Williams does much of the legwork — determining whether buildings are occupied, trying to contact owners and issuing citations for vacant properties with code violations. St. Louis issues $200 fines for properties that are vacant for at least six months, and slaps on additional penalties if the fine goes unpaid.

The process isn’t meant to be punitive toward owners so much as it’s intended to get their attention, Moak said. “Deborah’s going to work with them. We’re not out to just blast them with fines” or take their property, he said.

In a lot of cases, such fines are fruitless. Many of the buildings on Williams’ radar are prime examples of the untidy purgatories in which homes have been suspended since the housing crisis.

“I’ve got about 100 of them that are still in the name of a person who’s walked away, or the bank told them to get out,” she said. But the foreclosure process was never initiated or wasn’t completed. The owner, who may have moved to a different state or can’t be found, is still technically the responsible party.

In other instances, the threat of the expedited sale gets owners moving to fix up a property, Williams said, though some simply pay the fines to keep the properties from being auctioned.

“We don’t want their money,” Moak said. “We want them to make the property productive.”

The conclusion of the process, however, is frequently hampered by a lack of demand, and exposes the deep challenge of fighting vacancy in a city with several thousand privately owned, unoccupied buildings.

For every instance in which a bidding war breaks out at the expedited sale, many other properties auctioned are situated in neighborhoods with collapsed housing markets or are too deteriorated to attract interest.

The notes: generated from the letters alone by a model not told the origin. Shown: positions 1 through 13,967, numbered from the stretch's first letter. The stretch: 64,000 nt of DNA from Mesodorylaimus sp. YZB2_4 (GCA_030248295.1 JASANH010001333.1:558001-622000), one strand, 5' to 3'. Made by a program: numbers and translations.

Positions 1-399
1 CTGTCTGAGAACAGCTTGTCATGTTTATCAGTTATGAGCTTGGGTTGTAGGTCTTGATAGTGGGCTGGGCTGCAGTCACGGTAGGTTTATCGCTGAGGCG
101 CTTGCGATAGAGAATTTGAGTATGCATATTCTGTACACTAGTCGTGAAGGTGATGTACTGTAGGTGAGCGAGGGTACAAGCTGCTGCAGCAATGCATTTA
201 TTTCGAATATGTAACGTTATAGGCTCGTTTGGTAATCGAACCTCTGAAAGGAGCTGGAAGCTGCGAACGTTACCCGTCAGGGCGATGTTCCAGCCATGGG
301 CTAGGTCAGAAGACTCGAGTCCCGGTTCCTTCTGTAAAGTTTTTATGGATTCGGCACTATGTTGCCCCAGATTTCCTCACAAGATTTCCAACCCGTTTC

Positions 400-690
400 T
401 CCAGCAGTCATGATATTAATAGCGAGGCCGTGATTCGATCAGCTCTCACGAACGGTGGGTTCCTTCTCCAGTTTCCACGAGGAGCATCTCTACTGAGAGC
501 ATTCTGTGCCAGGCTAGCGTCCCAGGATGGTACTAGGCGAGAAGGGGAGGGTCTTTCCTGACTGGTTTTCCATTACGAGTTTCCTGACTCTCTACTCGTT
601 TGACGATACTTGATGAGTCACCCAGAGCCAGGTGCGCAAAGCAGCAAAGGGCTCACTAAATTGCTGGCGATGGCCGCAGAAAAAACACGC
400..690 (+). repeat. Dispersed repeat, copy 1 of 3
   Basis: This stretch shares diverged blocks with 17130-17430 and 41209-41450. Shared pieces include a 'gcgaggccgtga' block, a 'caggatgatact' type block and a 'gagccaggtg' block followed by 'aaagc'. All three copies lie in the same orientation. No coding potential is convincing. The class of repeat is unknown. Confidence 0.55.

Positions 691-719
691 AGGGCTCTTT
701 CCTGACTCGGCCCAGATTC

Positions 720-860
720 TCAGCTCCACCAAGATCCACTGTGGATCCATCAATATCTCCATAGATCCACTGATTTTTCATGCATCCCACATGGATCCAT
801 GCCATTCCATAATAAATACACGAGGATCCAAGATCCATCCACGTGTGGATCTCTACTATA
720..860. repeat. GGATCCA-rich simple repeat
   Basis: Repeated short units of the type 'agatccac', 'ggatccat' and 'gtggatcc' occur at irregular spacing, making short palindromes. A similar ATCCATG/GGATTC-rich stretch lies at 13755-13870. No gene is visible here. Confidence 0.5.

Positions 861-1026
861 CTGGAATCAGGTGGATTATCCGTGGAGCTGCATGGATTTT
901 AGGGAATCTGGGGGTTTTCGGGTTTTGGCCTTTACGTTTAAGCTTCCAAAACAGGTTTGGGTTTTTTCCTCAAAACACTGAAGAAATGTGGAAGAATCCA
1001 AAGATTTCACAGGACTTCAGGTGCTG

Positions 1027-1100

“No one bids,” Moak said. “The free market says, ‘No, I don’t think so.’” The properties are then transferred to the city’s Land Reutilization Authority, which already holds several thousand boarded properties.

In the past five years, several hundred properties have been auctioned at the October sales, and 62 were bought by a private owner. “One victory at a time,” Moak said. “To me, that’s how you make progress.”

The point isn’t to dump more properties in the land bank, he said. “LRA doesn’t want them.” But at the very least, he said, “it’s better than some dead person owning it.”

As the housing market continues to improve, Moak expects to see more encouraging results.

This past October, 18 properties were sold. Four went for well above the minimum bid, which has been uncommon at expedited sales in recent years.

The gem of the auction was a three-story brick home on Hartford Avenue, just south of Tower Grove Park. Former Alderman Jennifer Florida, who is a block captain on the street, said the owner had health issues and didn’t maintain the property, which deteriorated to a point where it wasn’t safe for him to live there.

“The chimney looked like it could blow off the roof,” she said. The owner died without a will, she said, and no family members stepped forward.

It sold at the auction for $100,000, one of the highest bids ever submitted at an expedited tax sale.

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Walker Moskop is a data specialist and reporter for the St. Louis Post-Dispatch.